Know the Difference Between Being Prequalified and Preapproved for a Loan

Regardless of whether you’re buying a primary residence or an investment property, chances are that you’ll need to borrow at least some of the purchase price in order to get the deal done. With today’s low interest rates, this “cheap” money can help to keep your monthly payments down.

But how do you determine the amount you can borrow from a bank or lender?

One way is to either get preapproved or prequalified. But even though these two terms might sound familiar, they are not the same thing – and one can be far more beneficial when the time comes to make an offer on a property.

For instance, prequalifying will give you a ballpark idea of approximately how much you can borrow. With this process, you provide the lender with some basic information, such as the amount of your income and debts.

However, in the prequalifying stage, the lender won’t delve deeply into your financial history. Therefore, prequalification can oftentimes be done quickly and easily by answering just a few questions online or over the phone.

On the other hand, if you get preapproved, you’ll actually have a conditional commitment from the bank or lender to grant you the mortgage. In this case, you will typically have to provide the bank or lender with more in-depth details regarding your overall financial picture, including:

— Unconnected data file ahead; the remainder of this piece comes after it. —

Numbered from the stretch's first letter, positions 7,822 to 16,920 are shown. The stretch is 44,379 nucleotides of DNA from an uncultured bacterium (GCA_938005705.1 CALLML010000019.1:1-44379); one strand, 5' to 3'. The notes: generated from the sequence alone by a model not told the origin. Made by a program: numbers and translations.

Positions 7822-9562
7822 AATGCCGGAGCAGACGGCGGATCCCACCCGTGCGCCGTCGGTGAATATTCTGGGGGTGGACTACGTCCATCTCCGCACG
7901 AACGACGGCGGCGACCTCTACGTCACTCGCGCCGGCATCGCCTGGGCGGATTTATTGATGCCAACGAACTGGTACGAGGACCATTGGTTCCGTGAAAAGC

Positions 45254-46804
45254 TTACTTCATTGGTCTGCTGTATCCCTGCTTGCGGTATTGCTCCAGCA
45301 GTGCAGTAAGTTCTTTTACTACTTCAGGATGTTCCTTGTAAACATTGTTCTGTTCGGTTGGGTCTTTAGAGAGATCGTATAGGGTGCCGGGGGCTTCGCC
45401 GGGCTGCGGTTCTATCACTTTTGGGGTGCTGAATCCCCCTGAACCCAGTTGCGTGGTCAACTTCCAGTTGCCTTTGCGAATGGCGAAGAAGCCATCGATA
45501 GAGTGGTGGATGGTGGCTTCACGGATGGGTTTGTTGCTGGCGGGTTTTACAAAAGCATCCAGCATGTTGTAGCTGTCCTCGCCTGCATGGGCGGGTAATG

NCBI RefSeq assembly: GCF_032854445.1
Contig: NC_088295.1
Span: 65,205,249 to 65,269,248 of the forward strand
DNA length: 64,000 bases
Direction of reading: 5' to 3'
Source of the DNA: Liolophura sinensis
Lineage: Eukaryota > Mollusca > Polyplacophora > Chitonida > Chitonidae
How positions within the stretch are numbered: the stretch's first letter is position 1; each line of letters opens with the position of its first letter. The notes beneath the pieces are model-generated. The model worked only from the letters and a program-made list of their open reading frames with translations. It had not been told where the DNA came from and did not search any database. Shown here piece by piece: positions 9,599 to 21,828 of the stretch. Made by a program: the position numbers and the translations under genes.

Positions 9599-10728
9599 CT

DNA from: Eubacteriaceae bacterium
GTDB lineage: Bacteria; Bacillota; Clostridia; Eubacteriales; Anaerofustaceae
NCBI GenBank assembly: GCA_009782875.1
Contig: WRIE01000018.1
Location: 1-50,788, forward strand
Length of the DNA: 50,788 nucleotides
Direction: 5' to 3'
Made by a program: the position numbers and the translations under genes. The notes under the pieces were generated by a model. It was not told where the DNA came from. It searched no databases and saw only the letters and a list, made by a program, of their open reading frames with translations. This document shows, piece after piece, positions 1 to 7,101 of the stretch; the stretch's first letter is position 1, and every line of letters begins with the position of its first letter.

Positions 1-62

• Income
  • Prior years’ tax returns
  • Assets
  • Debt / loan balances
  • Credit score / credit report
  • Background check

This step is much more involved and will require you to complete an official mortgage application. Once complete, the lender will usually provide a preapproval up to a set dollar amount. You may also be able to lock in an interest rate.

Many lenders will also provide potential borrowers with a preapproval letter. This can give you an advantage when the time comes to make an offer on a property – especially if you’re competing with others who have not been preapproved.

When you purchase a rental property (or add to an already existing investment real estate portfolio), having an experienced property management team on board can help you to streamline the process of finding and screening tenants, collecting rent, responding to emergencies, and maintaining the property. So, if you own (or soon will own) residential rental property in Central Florida, give us a call and we’ll provide you with more details on how we can make your life easier.